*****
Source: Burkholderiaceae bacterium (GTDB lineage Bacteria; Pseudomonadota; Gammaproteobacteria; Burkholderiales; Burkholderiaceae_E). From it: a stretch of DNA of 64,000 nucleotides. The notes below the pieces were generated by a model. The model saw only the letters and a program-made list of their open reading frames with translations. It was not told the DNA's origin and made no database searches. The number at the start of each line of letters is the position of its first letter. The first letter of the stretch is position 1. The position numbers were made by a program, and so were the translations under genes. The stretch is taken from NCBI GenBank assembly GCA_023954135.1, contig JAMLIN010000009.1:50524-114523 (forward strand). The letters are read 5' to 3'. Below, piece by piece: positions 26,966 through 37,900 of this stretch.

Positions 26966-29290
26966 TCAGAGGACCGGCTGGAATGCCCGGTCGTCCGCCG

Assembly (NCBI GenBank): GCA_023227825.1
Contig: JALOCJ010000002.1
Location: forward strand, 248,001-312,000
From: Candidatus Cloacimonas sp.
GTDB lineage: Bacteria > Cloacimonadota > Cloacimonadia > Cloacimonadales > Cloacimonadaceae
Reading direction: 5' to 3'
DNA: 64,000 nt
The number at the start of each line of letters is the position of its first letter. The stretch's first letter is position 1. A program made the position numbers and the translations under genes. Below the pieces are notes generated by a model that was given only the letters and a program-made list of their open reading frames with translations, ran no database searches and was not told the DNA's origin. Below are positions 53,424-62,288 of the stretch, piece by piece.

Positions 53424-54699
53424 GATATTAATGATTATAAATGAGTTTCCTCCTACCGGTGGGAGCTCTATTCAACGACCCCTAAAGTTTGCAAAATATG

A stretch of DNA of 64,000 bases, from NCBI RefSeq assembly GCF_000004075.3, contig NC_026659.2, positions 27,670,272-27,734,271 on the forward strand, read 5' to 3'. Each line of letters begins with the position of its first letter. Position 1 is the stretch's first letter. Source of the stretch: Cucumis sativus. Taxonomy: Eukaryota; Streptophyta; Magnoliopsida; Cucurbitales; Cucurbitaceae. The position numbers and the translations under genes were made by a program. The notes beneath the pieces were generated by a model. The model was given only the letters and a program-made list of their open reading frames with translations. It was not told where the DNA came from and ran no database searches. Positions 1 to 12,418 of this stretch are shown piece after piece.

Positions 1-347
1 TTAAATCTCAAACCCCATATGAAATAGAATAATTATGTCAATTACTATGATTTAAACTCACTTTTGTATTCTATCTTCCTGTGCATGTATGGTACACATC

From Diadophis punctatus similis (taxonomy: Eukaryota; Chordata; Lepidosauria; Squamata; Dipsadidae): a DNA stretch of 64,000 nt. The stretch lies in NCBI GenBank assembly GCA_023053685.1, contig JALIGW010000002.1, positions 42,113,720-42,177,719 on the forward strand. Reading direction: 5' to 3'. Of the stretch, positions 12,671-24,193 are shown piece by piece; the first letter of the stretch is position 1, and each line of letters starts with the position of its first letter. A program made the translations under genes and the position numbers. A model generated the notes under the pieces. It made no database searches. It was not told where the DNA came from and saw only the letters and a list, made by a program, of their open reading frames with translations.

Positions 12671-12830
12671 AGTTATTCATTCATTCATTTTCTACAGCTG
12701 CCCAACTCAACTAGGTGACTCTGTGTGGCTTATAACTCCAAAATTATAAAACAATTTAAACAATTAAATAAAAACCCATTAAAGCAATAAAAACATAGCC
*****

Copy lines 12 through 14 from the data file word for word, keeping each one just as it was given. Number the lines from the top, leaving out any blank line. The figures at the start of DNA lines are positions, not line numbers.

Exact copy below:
Positions 53424-54699
53424 GATATTAATGATTATAAATGAGTTTCCTCCTACCGGTGGGAGCTCTATTCAACGACCCCTAAAGTTTGCAAAATATG

A stretch of DNA of 64,000 bases, from NCBI RefSeq assembly GCF_000004075.3, contig NC_026659.2, positions 27,670,272-27,734,271 on the forward strand, read 5' to 3'. Each line of letters begins with the position of its first letter. Position 1 is the stretch's first letter. Source of the stretch: Cucumis sativus. Taxonomy: Eukaryota; Streptophyta; Magnoliopsida; Cucurbitales; Cucurbitaceae. The position numbers and the translations under genes were made by a program. The notes beneath the pieces were generated by a model. The model was given only the letters and a program-made list of their open reading frames with translations. It was not told where the DNA came from and ran no database searches. Positions 1 to 12,418 of this stretch are shown piece after piece.